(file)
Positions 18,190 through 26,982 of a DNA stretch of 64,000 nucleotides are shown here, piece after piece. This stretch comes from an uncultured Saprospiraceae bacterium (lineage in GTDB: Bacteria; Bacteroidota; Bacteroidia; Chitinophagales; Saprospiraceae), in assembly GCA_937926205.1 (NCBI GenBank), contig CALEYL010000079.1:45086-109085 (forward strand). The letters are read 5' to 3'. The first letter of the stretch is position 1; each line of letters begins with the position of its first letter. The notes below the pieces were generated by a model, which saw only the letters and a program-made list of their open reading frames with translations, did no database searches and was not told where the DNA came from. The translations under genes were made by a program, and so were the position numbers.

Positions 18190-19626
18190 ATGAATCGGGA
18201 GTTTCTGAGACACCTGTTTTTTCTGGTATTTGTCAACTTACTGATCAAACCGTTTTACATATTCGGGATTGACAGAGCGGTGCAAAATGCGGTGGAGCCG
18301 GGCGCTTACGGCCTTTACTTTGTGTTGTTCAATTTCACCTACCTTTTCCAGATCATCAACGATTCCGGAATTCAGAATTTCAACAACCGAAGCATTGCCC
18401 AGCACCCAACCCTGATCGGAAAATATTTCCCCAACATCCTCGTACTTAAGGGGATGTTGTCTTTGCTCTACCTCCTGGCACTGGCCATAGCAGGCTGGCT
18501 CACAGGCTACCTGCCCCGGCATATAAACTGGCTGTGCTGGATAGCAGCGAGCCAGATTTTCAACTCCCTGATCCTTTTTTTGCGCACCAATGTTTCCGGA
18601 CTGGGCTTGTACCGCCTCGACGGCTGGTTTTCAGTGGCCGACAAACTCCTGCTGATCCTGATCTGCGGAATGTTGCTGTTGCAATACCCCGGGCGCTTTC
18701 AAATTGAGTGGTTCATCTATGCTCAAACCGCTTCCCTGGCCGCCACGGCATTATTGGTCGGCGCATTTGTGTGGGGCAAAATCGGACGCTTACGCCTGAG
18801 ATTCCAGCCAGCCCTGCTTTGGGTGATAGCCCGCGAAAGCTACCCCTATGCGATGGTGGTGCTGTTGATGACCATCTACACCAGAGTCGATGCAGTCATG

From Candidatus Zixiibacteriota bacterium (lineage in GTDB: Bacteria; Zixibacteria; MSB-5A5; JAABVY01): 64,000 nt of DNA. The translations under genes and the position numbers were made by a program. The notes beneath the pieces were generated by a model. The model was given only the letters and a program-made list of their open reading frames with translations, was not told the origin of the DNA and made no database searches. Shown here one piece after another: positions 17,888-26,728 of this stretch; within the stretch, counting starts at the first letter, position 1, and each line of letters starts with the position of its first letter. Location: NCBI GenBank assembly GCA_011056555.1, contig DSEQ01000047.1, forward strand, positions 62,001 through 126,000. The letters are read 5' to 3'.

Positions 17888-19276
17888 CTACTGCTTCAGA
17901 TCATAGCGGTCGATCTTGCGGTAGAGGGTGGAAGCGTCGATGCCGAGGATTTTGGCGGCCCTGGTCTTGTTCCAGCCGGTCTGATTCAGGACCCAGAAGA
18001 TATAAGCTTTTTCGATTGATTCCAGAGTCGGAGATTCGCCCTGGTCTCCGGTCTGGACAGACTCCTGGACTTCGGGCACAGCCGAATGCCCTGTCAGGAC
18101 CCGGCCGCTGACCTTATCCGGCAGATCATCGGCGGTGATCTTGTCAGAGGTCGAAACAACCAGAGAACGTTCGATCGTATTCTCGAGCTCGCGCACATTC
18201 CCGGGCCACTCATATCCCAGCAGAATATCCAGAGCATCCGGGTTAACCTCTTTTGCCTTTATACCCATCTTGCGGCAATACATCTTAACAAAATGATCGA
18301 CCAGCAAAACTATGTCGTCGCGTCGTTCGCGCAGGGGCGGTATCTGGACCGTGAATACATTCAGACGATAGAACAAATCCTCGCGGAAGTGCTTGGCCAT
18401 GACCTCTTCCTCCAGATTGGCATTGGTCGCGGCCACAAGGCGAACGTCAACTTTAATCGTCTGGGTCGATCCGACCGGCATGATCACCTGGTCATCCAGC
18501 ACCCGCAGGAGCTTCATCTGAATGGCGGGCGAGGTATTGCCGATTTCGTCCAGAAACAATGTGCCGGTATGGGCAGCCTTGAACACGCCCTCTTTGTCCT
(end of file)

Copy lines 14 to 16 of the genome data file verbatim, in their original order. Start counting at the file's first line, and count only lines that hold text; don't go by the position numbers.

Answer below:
17901 TCATAGCGGTCGATCTTGCGGTAGAGGGTGGAAGCGTCGATGCCGAGGATTTTGGCGGCCCTGGTCTTGTTCCAGCCGGTCTGATTCAGGACCCAGAAGA
18001 TATAAGCTTTTTCGATTGATTCCAGAGTCGGAGATTCGCCCTGGTCTCCGGTCTGGACAGACTCCTGGACTTCGGGCACAGCCGAATGCCCTGTCAGGAC
18101 CCGGCCGCTGACCTTATCCGGCAGATCATCGGCGGTGATCTTGTCAGAGGTCGAAACAACCAGAGAACGTTCGATCGTATTCTCGAGCTCGCGCACATTC